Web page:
Burra today is an important regional centre for surrounding farming communities and a historic tourist destination.[4] From its 1994 declaration as a State Heritage Town, tourism has grown to an estimate of 41,000 visitors in 2000.[61] While many visitors are day-trippers and are from Adelaide, over 40% of the visitors come from outside South Australia and over 50% stay overnight.[62]

The town and mine are both well preserved with many original buildings, the water filled open cut mine, well-preserved mining buildings and a pump engine house which today houses a museum. Several chimneys from the mining industry have survived and a tourist trail showcases the old Redruth Gaol, miners' dugout cottages in the creek bank, a row of miners' cottages built in 1850, the cellars of the demolished Unicorn Brewery and other historic places. Burra is listed on the Register of the National Estate and many buildings are on the List of State Heritage Items. The town is publicly claimed to be the "Merino capital of the world".[16]


Year Town, people and local area Mining
1843 Surveyor General E.C. Frome sketches a shepherd's hut on the Burra Burra Creek
1845 Townsite chosen and first streets laid out in Kooringa Discovery of copper and commencement of mining operations at the Burra Burra Mine
1846 First cottages built and a police contingent arrives Mining begins at the Bon Accord Mine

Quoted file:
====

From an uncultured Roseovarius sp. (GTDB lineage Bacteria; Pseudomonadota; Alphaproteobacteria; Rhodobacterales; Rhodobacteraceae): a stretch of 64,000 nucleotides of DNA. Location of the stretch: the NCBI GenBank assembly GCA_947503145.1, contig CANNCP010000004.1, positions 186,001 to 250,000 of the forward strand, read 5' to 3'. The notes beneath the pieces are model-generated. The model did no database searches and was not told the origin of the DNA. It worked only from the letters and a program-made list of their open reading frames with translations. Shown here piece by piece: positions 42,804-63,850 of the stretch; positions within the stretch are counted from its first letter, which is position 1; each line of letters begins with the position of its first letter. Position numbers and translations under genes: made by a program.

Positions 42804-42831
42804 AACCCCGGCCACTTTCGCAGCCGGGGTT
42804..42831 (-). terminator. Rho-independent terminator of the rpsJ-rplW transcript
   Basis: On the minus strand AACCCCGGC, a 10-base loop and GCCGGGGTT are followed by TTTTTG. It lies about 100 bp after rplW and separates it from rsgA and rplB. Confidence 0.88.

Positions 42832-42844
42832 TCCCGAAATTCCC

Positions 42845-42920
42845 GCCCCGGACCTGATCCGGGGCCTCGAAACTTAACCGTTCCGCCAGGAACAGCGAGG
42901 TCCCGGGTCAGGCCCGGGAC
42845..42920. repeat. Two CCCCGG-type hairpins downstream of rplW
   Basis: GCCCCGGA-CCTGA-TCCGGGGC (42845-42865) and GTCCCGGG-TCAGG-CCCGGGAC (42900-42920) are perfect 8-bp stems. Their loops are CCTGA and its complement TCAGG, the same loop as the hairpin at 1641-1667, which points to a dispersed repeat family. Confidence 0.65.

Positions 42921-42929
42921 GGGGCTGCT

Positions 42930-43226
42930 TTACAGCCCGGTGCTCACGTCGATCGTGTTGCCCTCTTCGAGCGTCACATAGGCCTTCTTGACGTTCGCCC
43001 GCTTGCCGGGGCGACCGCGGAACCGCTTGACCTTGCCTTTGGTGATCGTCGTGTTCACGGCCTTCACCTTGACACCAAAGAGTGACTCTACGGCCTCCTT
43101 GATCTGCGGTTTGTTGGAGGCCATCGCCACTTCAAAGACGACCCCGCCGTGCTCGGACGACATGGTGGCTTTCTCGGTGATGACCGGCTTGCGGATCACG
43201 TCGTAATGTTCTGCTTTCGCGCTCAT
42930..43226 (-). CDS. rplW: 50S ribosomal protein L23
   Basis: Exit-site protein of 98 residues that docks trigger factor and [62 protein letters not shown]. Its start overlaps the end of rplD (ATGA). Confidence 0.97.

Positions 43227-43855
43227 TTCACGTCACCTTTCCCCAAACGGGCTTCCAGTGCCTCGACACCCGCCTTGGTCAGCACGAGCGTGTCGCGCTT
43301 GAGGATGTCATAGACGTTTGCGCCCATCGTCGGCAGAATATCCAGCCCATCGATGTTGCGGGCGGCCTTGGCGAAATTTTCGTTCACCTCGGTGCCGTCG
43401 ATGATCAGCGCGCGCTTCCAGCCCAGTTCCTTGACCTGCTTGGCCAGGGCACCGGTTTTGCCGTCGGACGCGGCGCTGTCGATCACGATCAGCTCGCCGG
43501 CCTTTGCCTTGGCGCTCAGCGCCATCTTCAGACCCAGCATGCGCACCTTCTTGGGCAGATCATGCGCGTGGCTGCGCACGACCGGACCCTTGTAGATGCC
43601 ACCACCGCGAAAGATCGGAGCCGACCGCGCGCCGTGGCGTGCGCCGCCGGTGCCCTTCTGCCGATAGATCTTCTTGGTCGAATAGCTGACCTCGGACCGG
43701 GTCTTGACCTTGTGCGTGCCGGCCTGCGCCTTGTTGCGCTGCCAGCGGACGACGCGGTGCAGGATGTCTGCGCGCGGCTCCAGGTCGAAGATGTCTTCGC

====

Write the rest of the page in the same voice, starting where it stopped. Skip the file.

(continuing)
1847 Kooringa Wesleyan Chapel built as the first church
1848 The miners' strike was the first strike in South Australia and the first industrial strike of significance in Australia
1849 Redruth and Aberdeen land auctions held Patent Copper Company begins smelting copper ore
1850 First public town meeting to discuss the proposed South Australian constitution
1851 Burra's reported population of 5,000 made it the 7th largest town in Australia and the largest inland settlement [63]
1856 Redruth Gaol completed
1858 The Burra Burra Mine covers 15 acres (6.1 ha) with 8 miles (13 km) of tunnels and galleries.
1859 Telegraph, post office and National Australia Bank open. Floods wipe out most of the miners' dugouts along the creek Princess Royal Mining Company closes
1867 Act No. 20 passed authorising construction of railway to Burra Underground mining ceases
1869 Freehold land for sale on Kooringa Burra Burra Mine workforce reduced to 46
1870 First train and rabbit plague arrive at Burra Open cut operations begin
1872 Burra District Council formed. Township of New Aberdeen laid out
1873 Original Unicorn Brewery established
1876 The first newspaper, Northern Mail, was first printed.

Proclamation of the Corporation of the Town of Burra

1877 Northern Mail renamed Burra News and Northern Mail

Inaugural agricultural show.

Burra Hospital opened

Burra Burra Mine closes
1878 Burra News and Northern Mail renamed Burra Record (continuing until 1977)
1883 Present railway station building constructed, replacing a former wooden building